- At this level you must be not only a referee but also an educator to these young players. They play with passion and they are physically strong so sometimes they overreact. This is the right time to intervene, with calmness and having good knowledge of the psychology of young players, and help them understand that football is just a game and that we have to respect each other.
- Tell us about the support which is provided by UEFA?
- I honestly cannot believe how lucky we have been with the support of the three UEFA Referees' Committee members, Kyros Vassaras, Jozef Marko and Nikolai Levnikov in this final tournament. They advise and communicate through technical instruction meetings and practical training sessions throughout the tournament, and have been invaluable and will help us for our forward development.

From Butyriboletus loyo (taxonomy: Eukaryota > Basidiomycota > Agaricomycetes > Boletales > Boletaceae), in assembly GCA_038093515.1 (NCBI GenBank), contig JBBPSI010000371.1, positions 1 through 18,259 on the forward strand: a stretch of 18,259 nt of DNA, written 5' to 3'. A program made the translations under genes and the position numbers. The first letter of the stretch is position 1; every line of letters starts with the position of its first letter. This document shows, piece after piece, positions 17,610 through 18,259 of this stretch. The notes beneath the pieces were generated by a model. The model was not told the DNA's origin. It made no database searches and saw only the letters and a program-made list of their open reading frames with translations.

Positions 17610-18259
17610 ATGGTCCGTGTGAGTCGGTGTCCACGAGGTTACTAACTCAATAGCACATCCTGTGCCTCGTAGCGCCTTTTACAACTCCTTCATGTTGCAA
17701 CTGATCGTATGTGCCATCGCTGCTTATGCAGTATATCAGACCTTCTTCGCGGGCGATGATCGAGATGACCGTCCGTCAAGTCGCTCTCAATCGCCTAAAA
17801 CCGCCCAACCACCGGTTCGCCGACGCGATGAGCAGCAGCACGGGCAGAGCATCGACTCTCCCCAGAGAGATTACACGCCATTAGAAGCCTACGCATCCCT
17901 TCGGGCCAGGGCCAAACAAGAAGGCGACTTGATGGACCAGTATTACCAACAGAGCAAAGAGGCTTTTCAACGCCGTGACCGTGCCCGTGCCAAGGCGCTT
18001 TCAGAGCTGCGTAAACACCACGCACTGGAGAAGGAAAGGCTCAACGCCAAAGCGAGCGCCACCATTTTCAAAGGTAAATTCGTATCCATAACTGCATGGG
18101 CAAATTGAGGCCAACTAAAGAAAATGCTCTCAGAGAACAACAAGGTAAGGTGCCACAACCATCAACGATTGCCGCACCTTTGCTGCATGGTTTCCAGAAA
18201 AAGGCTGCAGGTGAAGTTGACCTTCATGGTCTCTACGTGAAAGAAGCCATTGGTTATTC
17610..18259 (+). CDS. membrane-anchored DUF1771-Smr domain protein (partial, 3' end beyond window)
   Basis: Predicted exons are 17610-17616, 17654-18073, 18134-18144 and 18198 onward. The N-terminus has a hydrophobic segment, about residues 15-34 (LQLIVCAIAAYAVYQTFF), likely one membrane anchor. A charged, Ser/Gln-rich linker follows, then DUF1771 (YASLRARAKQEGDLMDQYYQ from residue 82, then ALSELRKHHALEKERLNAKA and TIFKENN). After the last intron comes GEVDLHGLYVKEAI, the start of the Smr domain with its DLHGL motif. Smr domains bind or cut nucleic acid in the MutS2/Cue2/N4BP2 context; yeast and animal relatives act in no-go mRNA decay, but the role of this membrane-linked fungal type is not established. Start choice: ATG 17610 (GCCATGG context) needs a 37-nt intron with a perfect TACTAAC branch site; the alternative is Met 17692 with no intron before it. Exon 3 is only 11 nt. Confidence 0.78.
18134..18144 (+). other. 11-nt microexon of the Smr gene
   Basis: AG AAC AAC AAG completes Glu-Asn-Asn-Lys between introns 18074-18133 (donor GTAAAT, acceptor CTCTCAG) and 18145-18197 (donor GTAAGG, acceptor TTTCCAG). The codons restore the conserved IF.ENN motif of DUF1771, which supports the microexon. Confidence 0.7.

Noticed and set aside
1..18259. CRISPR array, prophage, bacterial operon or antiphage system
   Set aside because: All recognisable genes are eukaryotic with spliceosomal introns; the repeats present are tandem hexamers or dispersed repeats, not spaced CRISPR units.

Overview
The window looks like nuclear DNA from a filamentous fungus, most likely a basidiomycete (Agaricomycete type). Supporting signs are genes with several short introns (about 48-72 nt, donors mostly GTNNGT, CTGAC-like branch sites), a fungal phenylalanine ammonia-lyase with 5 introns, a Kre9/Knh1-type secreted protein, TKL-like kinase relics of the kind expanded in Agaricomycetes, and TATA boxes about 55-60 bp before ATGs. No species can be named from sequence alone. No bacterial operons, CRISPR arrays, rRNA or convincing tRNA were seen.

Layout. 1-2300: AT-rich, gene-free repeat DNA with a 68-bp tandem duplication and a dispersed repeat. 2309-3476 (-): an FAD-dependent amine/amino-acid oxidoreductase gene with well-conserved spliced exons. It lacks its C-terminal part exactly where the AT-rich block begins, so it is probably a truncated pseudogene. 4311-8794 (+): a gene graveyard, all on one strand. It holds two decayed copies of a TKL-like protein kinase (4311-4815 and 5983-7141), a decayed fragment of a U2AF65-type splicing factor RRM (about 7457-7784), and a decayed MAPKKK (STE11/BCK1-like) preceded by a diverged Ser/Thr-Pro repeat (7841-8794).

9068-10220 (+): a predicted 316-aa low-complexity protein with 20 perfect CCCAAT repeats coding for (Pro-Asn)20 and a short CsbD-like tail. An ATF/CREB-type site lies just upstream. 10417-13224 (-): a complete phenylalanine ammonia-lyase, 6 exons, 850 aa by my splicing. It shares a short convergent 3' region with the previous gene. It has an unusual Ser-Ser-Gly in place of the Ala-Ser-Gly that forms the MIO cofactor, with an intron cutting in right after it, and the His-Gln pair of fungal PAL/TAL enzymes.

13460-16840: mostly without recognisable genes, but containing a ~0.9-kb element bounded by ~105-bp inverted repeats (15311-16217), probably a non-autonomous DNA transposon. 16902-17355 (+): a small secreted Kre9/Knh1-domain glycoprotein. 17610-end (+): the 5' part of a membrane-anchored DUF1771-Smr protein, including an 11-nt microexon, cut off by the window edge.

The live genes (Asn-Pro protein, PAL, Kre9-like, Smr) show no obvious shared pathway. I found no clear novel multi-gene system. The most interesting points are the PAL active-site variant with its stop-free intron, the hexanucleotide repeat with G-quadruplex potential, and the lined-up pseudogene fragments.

- How has the experience of Slovakia been?
- What an experience! It is such a beautiful country. The hospitality has been excellent end everybody has been very friendly to us all. Also, the organisation has been amazing and it is obvious that football is such a passionate sport in this country as attendances have been fantastic. (Source: UEFA)
17 May 2013  
Italy – Russia
Referee: Anastasios Sidiropoulos (GRE)
Assistant Referee 1: Dejan Kostadinov (MKD)
Assistant Referee 2: Richard Storey (NIR)
Fourth Official: Ivaylo Stoyanov (BUL)
Referee Observer: Jozef Marko (SVK)

Ninth team shines in Slovakia